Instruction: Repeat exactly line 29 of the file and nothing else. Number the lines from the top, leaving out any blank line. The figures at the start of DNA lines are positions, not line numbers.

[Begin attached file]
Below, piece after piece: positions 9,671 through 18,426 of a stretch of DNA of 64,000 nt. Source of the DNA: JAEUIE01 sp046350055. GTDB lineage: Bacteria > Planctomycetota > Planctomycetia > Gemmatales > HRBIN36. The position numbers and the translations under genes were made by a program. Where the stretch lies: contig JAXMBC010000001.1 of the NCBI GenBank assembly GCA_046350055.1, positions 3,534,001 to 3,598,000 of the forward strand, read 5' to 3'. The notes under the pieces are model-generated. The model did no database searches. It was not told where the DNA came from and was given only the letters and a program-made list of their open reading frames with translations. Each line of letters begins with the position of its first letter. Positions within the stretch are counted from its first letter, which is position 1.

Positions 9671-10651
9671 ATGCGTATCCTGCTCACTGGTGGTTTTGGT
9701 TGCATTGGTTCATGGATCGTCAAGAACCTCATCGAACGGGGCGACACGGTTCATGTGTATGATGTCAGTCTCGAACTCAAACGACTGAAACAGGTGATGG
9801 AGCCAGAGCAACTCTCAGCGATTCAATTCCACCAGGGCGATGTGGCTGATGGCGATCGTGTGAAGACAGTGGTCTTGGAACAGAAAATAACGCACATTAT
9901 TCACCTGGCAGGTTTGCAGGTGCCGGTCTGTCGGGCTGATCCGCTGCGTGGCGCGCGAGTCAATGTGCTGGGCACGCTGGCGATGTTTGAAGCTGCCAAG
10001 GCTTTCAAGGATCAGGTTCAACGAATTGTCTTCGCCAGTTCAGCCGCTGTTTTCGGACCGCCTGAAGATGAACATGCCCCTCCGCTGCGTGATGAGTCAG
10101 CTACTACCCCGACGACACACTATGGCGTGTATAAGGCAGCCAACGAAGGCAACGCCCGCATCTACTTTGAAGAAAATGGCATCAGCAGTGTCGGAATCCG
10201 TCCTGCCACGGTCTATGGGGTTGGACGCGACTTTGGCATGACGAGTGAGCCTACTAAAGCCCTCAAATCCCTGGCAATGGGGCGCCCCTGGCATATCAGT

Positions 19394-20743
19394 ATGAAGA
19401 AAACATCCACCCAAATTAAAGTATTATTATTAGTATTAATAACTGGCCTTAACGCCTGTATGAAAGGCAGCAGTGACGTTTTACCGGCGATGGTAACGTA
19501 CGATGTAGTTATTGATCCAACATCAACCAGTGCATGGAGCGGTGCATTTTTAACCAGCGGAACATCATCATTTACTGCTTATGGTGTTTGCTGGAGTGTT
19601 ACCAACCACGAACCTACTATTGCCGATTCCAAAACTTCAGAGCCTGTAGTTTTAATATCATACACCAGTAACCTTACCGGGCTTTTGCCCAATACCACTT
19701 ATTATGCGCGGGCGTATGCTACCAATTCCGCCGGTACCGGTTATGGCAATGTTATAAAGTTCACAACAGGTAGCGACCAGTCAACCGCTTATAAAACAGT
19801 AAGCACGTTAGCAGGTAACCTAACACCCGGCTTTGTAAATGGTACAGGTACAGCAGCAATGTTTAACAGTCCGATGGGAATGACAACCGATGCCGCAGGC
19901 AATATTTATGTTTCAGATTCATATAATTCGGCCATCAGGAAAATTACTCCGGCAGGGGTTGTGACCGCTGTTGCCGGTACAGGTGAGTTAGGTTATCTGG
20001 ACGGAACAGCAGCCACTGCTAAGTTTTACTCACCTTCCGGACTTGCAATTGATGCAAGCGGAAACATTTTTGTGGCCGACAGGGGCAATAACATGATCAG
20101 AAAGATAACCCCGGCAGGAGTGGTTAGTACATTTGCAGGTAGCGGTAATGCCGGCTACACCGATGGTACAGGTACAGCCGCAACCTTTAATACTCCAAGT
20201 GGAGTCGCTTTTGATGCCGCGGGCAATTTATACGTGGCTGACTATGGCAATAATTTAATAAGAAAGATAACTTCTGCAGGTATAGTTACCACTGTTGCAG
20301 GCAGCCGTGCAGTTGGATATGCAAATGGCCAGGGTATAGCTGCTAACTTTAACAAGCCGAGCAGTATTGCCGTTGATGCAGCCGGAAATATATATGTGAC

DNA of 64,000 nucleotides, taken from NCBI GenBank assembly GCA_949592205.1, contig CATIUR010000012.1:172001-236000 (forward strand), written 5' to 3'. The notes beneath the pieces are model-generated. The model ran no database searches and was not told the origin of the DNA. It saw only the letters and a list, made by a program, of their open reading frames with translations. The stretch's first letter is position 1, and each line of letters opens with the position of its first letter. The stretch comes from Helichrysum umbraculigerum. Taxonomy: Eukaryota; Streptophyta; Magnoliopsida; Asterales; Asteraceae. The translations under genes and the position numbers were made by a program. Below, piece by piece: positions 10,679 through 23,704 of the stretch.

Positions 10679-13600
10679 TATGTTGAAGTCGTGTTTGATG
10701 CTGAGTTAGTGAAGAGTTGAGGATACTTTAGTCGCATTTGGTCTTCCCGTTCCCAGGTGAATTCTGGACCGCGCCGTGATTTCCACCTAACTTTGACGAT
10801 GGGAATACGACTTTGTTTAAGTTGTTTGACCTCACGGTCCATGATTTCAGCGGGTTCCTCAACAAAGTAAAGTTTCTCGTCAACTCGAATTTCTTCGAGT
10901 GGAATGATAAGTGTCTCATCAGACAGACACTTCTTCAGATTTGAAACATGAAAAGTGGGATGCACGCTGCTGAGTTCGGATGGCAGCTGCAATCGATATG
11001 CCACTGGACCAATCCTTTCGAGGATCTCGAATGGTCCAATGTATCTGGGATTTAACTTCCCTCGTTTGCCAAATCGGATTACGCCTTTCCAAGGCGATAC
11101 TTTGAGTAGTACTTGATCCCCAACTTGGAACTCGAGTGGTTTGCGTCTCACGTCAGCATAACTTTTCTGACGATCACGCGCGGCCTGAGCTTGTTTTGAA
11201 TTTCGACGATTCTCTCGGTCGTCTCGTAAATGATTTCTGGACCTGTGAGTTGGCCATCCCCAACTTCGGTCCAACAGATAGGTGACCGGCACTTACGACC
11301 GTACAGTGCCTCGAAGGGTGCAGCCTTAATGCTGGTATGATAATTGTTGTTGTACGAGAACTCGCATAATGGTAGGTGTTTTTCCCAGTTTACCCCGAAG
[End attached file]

11101 TTTGAGTAGTACTTGATCCCCAACTTGGAACTCGAGTGGTTTGCGTCTCACGTCAGCATAACTTTTCTGACGATCACGCGCGGCCTGAGCTTGTTTTGAA